A cheap and rudimentary hacking tool used by cybercriminals to covertly take over computers has been dismantled in an international policing operation.

The Luminosity Link RAT (Remote Access Trojan) allows digital crooks connect to a victim's machine undetected in order to disable anti-virus protection and either snoop on webcams or steal sensitive personal data such as usernames, passwords, photos and documents.

The RAT cost as little as £30 and users needed little technical knowledge to deploy it, according to the National Crime Agency, a law enforcement division which helped to coordinate the takedown.

A network of UK individuals supported its distribution across 78 countries and sold it to more than 8,600 buyers via a website dedicated to hacking. Investigators say there are thousands of victims across the world.

"Luminosity Link is an evil hacking tool that can devastate victims' lives," said senior investigating NCA officer David Cox in a statement. "Through our work with forces and international partners the RAT is no longer available for sale and no longer works."

The crackdown took place in September 2017, but details have only recently emerged due to "operational reasons". The scheme was launched and led by the UK's South West Regional Cyber Crime Unit in collaboration with Europol.

The NCA said that it eventually grew to include law enforcement agencies across 13 countries in Europe, the US and Australia - including 160 within the UK alone. So far, UK investigators have identified "multiple victims and evidence" of stolen personal details, log in credentials, passwords, private photographs, video footage and data.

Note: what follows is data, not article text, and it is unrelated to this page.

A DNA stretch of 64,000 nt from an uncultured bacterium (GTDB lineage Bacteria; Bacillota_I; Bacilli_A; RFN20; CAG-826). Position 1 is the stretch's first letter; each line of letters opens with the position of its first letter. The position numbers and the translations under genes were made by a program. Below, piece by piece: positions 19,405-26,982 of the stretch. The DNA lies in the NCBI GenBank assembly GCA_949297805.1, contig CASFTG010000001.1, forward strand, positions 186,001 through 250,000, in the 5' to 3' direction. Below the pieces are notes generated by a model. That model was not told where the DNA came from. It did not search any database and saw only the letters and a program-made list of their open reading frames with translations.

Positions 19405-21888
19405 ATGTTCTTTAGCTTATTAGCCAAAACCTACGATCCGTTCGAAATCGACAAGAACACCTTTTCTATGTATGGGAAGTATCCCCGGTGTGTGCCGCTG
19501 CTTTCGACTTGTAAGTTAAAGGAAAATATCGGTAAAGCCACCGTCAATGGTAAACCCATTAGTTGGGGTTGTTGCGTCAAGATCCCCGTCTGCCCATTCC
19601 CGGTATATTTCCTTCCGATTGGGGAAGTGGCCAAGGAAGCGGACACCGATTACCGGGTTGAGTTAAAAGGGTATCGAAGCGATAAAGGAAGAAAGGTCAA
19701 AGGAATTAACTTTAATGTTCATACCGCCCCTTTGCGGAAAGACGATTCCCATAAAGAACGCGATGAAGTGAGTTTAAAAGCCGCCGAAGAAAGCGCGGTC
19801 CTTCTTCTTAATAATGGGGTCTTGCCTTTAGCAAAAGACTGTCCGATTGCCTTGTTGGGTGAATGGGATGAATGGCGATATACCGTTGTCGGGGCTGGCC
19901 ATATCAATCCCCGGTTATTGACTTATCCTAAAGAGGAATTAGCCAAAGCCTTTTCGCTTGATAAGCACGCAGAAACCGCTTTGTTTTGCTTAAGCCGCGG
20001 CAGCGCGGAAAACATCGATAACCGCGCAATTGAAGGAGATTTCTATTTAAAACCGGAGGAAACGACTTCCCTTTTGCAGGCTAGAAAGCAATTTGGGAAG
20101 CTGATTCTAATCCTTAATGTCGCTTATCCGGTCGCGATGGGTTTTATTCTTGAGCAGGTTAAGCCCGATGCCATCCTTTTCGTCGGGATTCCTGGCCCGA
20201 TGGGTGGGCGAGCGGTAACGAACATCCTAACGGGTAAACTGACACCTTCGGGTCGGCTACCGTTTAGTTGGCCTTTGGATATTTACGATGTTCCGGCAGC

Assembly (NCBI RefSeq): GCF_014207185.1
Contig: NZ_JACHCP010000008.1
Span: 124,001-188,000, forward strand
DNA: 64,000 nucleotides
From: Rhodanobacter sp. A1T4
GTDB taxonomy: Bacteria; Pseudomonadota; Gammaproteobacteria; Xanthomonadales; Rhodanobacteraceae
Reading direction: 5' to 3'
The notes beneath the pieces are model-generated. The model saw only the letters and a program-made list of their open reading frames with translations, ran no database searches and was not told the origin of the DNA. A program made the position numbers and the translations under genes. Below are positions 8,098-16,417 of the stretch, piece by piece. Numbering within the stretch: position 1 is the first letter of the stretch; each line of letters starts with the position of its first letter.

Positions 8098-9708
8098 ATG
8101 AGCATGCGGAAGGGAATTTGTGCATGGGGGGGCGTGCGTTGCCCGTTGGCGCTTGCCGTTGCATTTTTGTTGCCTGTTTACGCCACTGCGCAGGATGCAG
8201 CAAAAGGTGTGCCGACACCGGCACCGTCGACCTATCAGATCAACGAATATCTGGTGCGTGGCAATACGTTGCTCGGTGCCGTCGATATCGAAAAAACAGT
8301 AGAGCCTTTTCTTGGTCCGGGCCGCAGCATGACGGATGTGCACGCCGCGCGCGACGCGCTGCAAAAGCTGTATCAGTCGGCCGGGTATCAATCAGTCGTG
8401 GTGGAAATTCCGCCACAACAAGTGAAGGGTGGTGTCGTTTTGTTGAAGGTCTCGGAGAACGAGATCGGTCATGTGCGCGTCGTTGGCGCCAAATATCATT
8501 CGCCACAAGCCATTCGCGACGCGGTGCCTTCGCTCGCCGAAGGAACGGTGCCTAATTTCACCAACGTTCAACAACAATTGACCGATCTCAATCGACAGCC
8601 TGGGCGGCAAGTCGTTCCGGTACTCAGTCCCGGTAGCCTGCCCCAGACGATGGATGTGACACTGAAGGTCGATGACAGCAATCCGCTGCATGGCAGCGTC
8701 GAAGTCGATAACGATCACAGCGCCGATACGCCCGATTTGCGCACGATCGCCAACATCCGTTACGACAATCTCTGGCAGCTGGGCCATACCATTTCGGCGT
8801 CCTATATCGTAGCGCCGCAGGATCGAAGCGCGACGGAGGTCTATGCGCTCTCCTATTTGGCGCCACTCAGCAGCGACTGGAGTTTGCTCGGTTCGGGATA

This is expected to rise significantly as more devices are examined, experts said.

The tool was first discovered on the computer of a suspect in Bristol who was arrested in September 2016 on suspicion of Computer Misuse Act offences in a separate probe. Forensic analysis continues on suspects' computers.

Detective Inspector Ed Heath, head of the South West Regional Cyber Crime Unit, said: "The sale and deployment of this hacking tool were uncovered following a single arrest and the subsequent forensic examination of the computer. More than a year's complex work with international policing partners led us to identify a large number of offenders."

Steven Wilson, Head of Europol's European Cybercrime Centre, added: "Nobody wants their personal details or photographs of loved ones to be stolen by criminals. We continue to urge everybody to ensure their operating systems and security software are up to date".